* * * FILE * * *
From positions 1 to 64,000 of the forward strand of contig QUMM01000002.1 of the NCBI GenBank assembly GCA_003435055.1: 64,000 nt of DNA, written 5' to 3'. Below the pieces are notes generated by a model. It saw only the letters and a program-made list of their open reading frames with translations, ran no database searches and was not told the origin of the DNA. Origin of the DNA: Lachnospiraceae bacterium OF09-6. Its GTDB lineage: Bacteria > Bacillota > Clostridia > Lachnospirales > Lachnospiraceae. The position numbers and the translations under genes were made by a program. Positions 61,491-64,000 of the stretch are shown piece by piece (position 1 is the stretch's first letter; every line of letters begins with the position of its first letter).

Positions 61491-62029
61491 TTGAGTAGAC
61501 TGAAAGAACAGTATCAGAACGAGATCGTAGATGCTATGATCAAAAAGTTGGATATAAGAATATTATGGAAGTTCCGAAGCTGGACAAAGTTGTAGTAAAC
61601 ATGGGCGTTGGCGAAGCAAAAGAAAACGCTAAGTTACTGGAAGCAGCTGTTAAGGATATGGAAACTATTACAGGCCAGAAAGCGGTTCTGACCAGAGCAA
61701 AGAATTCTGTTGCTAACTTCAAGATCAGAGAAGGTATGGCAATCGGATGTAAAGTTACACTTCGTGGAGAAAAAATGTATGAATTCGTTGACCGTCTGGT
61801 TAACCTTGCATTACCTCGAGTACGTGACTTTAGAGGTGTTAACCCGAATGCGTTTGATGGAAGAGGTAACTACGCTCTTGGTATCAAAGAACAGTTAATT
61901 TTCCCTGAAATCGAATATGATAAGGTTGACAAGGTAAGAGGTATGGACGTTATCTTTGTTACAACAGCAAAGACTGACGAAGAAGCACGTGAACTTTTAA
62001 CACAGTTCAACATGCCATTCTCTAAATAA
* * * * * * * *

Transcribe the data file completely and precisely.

From positions 1 to 64,000 of the forward strand of contig QUMM01000002.1 of the NCBI GenBank assembly GCA_003435055.1: 64,000 nt of DNA, written 5' to 3'. Below the pieces are notes generated by a model. It saw only the letters and a program-made list of their open reading frames with translations, ran no database searches and was not told the origin of the DNA. Origin of the DNA: Lachnospiraceae bacterium OF09-6. Its GTDB lineage: Bacteria > Bacillota > Clostridia > Lachnospirales > Lachnospiraceae. The position numbers and the translations under genes were made by a program. Positions 61,491-64,000 of the stretch are shown piece by piece (position 1 is the stretch's first letter; every line of letters begins with the position of its first letter).

Positions 61491-62029
61491 TTGAGTAGAC
61501 TGAAAGAACAGTATCAGAACGAGATCGTAGATGCTATGATCAAAAAGTTGGATATAAGAATATTATGGAAGTTCCGAAGCTGGACAAAGTTGTAGTAAAC
61601 ATGGGCGTTGGCGAAGCAAAAGAAAACGCTAAGTTACTGGAAGCAGCTGTTAAGGATATGGAAACTATTACAGGCCAGAAAGCGGTTCTGACCAGAGCAA
61701 AGAATTCTGTTGCTAACTTCAAGATCAGAGAAGGTATGGCAATCGGATGTAAAGTTACACTTCGTGGAGAAAAAATGTATGAATTCGTTGACCGTCTGGT
61801 TAACCTTGCATTACCTCGAGTACGTGACTTTAGAGGTGTTAACCCGAATGCGTTTGATGGAAGAGGTAACTACGCTCTTGGTATCAAAGAACAGTTAATT
61901 TTCCCTGAAATCGAATATGATAAGGTTGACAAGGTAAGAGGTATGGACGTTATCTTTGTTACAACAGCAAAGACTGACGAAGAAGCACGTGAACTTTTAA
62001 CACAGTTCAACATGCCATTCTCTAAATAA